Ed. note: This post was written exclusively for Going Concern by a KPMG veteran employee that wished to remain anonymous.
Let me start by saying I barely know Scott London. I emailed him a couple of times. I may have met him once in person (obviously it didn’t leave much of an impression). That was the extent of my interaction with him. In that limited time he seemed like a nice enough guy but that’s all I know about him. That statement was echoed by a few people I know who did work with him when this story broke. The general consensus was that it sucks that this happened to a nice guy.
You have to understand, though — on those first few days we didn’t know the details. There was one rather short statement on our internal site from leadership about it and some news on a couple of websites (including our favorite accounting tabloid). All we knew was that were some loose lips about client information and that information was used to make some money insider trading. It surprised me that someone at that level could allow something like that to happen but I didn’t find it unbelievable. People drink with their friends, chat about stuff and things might have gotten said that shouldn’t have. Then a friend that shouldn’t have done something did. Stupid? Yes. Unbelievable? No. I was more surprised that it was a more senior partner rather than a younger partner or even a senior manager.
Then the facts started to emerge along with the actual complaint. The complaint was like a bad movie script. It was hard for me to read. The blatancy of what he was doing, acting like it was no big deal and they’d never get caught. It all seemed unbelievable.
The part that hit closest to home was the reference to the staff sending him the guidance so he could share it with his buddy Shaw. Any of us over the years could have been on the other end of that phone call or email asking to pass along the press release with the updated guidance. It’s not an unusual request from a partner. In my years at the firm I’ve worked for many partners and have gotten to know many more in various forums. Overall, it’s a small percentage of the total partnership but I would be shocked if any of them would even come close to doing such a thing as Mr. London did.
It seems trite to point to our ethics and independence trainings as guiding our way but the common sense of it is that keeping confidential client information, well, confidential is pretty much the heart of our jobs. I think 99% of the people who work in an audit firm get that and subscribe to it. It’s part of the reason why when I talked to some of these partners they were so angry that their peer could betray that trust and call this shitstorm down upon them.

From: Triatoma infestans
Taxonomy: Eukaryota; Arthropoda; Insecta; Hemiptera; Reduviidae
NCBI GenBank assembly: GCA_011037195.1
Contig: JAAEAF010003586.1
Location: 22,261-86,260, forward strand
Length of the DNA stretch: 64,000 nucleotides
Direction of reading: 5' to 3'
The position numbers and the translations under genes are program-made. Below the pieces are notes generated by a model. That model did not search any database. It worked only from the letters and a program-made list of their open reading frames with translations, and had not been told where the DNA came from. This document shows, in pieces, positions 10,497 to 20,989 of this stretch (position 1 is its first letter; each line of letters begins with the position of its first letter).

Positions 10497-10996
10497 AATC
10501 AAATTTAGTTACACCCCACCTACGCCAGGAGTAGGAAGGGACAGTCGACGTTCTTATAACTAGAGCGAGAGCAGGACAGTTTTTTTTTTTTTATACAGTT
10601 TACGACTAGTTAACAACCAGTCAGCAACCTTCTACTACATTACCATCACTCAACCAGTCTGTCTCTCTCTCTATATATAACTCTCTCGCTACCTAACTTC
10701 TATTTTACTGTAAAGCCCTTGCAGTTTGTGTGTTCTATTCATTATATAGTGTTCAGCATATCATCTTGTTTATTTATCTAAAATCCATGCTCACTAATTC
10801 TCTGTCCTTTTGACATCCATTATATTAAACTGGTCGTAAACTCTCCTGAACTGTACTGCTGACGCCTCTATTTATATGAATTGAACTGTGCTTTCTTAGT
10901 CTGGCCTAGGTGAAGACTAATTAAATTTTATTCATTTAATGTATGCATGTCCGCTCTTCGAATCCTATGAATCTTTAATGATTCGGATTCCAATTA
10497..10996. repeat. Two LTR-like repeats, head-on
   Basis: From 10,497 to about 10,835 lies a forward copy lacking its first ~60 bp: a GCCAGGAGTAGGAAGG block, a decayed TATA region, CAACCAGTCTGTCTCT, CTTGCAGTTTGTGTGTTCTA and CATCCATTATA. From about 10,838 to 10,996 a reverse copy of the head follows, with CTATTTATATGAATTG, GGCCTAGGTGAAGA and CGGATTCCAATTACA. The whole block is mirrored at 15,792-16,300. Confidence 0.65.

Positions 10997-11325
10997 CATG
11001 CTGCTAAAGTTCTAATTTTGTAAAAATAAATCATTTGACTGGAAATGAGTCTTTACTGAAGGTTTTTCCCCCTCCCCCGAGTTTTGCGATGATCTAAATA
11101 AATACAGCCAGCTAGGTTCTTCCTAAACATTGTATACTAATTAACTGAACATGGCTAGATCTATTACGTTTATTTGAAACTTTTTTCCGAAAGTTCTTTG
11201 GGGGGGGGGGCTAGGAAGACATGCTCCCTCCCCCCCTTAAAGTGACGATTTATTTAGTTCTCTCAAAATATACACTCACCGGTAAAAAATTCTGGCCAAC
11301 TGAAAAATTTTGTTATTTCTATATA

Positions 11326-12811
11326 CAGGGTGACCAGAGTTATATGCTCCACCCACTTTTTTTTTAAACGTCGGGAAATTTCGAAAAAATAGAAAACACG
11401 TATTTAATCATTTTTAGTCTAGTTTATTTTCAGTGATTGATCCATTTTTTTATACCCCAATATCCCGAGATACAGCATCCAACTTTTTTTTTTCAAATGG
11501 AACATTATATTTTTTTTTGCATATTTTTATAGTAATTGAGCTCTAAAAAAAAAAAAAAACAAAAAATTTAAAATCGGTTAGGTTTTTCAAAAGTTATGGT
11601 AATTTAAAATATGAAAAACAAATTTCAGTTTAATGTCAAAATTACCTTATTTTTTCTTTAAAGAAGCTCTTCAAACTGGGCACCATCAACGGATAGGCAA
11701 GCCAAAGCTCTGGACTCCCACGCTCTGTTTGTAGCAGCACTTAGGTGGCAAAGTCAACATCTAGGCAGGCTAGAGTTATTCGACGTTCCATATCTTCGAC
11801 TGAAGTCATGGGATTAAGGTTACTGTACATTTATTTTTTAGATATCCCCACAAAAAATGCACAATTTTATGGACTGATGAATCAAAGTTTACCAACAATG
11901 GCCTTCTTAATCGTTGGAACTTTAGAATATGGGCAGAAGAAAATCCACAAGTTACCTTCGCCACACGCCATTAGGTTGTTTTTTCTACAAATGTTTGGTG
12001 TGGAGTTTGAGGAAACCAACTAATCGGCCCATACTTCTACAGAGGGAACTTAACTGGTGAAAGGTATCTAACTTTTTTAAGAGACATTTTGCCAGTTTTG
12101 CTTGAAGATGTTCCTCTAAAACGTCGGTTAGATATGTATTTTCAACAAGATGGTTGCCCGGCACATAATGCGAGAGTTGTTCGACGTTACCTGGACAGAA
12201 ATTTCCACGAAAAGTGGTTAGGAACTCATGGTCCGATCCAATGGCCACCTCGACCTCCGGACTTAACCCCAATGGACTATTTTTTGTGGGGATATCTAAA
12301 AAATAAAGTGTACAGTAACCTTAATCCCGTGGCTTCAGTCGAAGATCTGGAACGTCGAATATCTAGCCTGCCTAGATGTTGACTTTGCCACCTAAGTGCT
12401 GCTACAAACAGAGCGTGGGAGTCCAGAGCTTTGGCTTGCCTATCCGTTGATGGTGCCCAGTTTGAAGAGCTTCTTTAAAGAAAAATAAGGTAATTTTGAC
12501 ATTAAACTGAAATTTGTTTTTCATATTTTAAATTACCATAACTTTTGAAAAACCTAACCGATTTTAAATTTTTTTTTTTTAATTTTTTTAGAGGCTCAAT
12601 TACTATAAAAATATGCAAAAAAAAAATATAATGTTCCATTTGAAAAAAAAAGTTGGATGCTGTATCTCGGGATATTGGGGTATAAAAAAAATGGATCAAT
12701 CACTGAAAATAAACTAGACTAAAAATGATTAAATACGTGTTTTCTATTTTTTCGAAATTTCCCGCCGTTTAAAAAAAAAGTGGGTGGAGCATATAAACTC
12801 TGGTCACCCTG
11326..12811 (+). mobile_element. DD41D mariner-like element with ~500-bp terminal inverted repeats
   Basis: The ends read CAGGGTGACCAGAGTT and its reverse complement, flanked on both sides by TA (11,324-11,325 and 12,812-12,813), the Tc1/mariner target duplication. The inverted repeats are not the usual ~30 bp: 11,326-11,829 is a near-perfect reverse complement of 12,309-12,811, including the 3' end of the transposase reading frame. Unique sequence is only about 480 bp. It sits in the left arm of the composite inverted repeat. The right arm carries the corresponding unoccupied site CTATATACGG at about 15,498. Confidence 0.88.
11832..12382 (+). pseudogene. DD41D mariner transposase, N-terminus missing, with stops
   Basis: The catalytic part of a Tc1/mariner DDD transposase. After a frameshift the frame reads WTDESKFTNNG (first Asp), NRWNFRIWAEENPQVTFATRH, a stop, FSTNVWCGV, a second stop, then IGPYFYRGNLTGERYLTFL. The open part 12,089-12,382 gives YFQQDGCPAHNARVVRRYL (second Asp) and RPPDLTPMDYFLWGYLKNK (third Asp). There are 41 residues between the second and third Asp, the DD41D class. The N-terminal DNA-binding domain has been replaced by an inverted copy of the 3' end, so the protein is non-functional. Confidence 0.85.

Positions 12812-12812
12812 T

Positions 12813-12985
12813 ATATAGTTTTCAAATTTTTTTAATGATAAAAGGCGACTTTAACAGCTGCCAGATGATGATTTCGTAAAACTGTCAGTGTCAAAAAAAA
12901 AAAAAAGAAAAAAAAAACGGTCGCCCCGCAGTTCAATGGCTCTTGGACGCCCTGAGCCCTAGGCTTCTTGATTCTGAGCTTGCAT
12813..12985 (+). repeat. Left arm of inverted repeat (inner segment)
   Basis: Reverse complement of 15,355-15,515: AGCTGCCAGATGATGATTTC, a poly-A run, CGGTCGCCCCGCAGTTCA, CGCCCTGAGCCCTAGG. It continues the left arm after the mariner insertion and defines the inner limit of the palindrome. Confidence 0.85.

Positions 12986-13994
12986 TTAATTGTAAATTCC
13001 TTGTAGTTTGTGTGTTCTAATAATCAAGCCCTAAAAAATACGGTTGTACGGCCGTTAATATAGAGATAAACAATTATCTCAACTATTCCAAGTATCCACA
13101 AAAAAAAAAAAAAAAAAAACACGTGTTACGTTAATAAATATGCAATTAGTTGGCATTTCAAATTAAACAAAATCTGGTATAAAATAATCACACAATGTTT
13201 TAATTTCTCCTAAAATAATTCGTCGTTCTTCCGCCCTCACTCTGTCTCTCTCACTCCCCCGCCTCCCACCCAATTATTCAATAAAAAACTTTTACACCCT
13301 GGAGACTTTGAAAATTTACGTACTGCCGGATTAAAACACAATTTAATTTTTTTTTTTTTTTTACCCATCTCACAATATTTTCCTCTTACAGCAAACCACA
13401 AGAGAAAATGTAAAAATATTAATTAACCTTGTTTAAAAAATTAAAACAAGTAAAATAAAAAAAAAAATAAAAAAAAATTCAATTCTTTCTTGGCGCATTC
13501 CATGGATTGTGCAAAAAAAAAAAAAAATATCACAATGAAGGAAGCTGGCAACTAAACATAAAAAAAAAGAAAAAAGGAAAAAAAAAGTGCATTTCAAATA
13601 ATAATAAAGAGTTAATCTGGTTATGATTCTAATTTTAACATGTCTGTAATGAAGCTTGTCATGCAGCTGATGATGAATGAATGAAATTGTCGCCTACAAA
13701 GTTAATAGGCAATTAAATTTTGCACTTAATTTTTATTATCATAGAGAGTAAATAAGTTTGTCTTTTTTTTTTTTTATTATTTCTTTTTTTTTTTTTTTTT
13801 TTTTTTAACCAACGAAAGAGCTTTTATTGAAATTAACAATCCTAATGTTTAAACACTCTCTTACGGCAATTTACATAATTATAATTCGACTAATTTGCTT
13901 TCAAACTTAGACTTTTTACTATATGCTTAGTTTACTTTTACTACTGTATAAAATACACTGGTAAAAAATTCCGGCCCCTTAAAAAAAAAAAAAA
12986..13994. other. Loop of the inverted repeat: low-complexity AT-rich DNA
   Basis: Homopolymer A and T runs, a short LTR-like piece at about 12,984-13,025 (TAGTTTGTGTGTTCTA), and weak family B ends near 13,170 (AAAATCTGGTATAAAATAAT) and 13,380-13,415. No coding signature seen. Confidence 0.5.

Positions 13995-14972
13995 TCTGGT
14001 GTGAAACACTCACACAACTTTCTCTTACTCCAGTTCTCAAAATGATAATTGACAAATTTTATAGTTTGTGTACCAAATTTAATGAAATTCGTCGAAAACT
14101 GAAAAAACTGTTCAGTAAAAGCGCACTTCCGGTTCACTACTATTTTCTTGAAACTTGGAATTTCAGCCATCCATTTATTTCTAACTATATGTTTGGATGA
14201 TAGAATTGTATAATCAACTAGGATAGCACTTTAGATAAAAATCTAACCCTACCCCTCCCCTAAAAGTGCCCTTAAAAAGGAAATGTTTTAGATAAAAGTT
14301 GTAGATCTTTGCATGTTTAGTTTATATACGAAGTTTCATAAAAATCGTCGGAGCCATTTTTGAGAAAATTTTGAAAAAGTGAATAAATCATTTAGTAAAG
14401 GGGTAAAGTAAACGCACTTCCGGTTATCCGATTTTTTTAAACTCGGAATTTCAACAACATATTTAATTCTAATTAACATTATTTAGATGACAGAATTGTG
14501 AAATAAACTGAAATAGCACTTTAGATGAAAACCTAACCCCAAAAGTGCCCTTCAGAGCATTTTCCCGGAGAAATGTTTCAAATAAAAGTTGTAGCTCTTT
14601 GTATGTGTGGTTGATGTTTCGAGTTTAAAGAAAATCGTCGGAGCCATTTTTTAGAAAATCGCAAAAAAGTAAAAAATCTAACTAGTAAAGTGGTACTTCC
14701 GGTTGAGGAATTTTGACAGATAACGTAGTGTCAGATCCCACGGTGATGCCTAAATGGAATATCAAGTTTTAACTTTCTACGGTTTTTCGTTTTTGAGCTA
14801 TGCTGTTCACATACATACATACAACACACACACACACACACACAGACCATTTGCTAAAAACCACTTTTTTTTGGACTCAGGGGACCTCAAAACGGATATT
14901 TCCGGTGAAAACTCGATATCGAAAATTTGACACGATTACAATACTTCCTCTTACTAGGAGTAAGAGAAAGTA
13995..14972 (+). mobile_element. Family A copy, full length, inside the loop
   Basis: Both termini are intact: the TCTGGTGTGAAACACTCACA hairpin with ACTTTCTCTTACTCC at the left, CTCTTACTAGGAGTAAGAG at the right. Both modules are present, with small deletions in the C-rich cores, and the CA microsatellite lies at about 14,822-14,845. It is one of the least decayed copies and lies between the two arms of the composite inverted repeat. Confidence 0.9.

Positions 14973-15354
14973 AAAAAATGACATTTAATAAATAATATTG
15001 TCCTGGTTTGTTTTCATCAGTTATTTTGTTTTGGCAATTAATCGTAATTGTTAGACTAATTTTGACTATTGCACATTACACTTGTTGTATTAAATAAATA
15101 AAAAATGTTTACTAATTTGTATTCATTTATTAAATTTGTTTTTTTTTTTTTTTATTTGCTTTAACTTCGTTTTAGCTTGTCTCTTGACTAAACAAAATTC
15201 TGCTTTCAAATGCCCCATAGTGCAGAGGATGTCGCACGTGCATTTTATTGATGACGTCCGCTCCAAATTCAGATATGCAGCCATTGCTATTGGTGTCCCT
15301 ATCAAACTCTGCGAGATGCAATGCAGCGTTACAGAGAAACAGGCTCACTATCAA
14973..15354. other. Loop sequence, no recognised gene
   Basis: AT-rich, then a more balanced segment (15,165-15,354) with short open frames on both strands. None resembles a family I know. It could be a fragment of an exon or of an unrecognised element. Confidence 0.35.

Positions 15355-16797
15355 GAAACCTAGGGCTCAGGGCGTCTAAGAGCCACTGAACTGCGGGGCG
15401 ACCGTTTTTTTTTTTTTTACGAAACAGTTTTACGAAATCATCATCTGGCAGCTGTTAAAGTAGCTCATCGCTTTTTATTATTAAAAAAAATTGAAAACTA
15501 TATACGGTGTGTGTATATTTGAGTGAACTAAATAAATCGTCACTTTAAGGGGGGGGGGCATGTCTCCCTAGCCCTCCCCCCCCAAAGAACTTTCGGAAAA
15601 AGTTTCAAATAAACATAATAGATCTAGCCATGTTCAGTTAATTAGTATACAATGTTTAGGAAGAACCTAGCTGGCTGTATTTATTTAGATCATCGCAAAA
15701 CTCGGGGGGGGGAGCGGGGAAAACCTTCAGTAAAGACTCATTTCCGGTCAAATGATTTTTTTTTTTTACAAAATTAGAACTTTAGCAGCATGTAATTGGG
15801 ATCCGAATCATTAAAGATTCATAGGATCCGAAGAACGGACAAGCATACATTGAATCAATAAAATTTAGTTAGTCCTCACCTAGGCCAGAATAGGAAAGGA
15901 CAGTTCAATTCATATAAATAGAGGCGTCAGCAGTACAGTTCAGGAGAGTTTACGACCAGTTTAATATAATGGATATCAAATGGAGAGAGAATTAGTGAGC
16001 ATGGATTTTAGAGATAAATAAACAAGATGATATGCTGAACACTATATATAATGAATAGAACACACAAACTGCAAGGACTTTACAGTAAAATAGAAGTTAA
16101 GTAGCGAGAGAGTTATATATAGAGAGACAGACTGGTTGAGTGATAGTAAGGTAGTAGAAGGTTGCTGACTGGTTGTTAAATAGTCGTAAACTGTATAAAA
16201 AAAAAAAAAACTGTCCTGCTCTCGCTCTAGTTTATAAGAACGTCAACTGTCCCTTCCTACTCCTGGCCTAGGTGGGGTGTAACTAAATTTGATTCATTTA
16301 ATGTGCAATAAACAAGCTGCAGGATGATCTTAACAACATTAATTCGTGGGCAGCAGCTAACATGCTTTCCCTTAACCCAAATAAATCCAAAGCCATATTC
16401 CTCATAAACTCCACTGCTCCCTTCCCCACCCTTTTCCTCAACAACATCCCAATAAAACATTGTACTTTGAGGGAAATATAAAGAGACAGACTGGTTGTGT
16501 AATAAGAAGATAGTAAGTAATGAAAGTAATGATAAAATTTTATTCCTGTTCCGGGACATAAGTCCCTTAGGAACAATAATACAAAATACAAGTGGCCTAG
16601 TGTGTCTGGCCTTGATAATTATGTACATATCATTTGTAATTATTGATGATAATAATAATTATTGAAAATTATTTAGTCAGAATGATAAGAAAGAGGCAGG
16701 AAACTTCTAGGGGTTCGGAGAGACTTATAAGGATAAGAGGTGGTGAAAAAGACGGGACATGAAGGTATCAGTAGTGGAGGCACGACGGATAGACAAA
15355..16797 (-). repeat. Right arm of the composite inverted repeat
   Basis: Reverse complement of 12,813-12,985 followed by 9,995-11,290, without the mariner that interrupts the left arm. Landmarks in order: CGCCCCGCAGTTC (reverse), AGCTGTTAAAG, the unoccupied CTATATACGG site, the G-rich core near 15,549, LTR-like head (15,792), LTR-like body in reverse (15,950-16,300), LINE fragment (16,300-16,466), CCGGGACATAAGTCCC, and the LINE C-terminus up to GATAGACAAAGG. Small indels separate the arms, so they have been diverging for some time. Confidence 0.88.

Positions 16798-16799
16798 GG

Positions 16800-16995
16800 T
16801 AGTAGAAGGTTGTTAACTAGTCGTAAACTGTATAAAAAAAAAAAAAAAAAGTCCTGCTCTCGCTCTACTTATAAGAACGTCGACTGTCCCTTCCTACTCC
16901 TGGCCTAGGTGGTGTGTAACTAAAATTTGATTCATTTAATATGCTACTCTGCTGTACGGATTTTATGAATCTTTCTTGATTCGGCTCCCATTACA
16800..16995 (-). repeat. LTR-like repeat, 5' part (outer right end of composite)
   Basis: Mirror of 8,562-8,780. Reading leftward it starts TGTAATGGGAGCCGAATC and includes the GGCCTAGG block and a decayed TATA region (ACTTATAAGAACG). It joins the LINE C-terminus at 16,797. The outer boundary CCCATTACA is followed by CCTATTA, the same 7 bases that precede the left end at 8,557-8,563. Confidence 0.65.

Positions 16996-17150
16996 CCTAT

The most interesting part of the saga thus far has been the internal PR. Unlike what many people might expect in terms of massive damage control it has been simple and levelheaded. We had two short articles on our internal site which echoed the statements made public about the clients we were resigning from and our intentions to bring legal action against Mr. London.
Beyond that, there has only been one other communication and to me it was one of the simplest and most powerful items I’ve seen come across the email in response to a firm event. Our chairman [John Veihmeyer] sent a simple email, just a few paragraphs, not even on the normal firm letterhead with his picture. Attached to the email was a copy of the complaint. In simple terms, the email said, “Everyone read this complaint. Read what this guy did. Know that we don’t stand for it and know that we won’t tolerate it.” No BS, no fluff and no leaving it up to us to read the complaint on Going Concern. I’ve had a chance to have some candid conversations with John Veihmeyer before and this email reflected those. Pundits can pick it apart but for me it was the kind of response I wanted from my firm.
The worst part about all of this for someone in the firm is that it gives the pundits and Big 4 haters more arrows in their quiver when taking jabs at the profession and specifically the firm. Public accounting isn’t the best job in the world but it isn’t the worst either. I’ve hated this job and this firm many times over the years but I’ve seen some of the corporate “opportunities” and those aren’t hot shit either.
So I’m still here unlike Mr. London and I can with conviction say that I’ve never done anything as irresponsible as he did. It’s a bad time for our firm to be sure but unlike other actions that might be more indicative of a poor corporate culture I honestly believe this was one bad apple in an otherwise good bushel.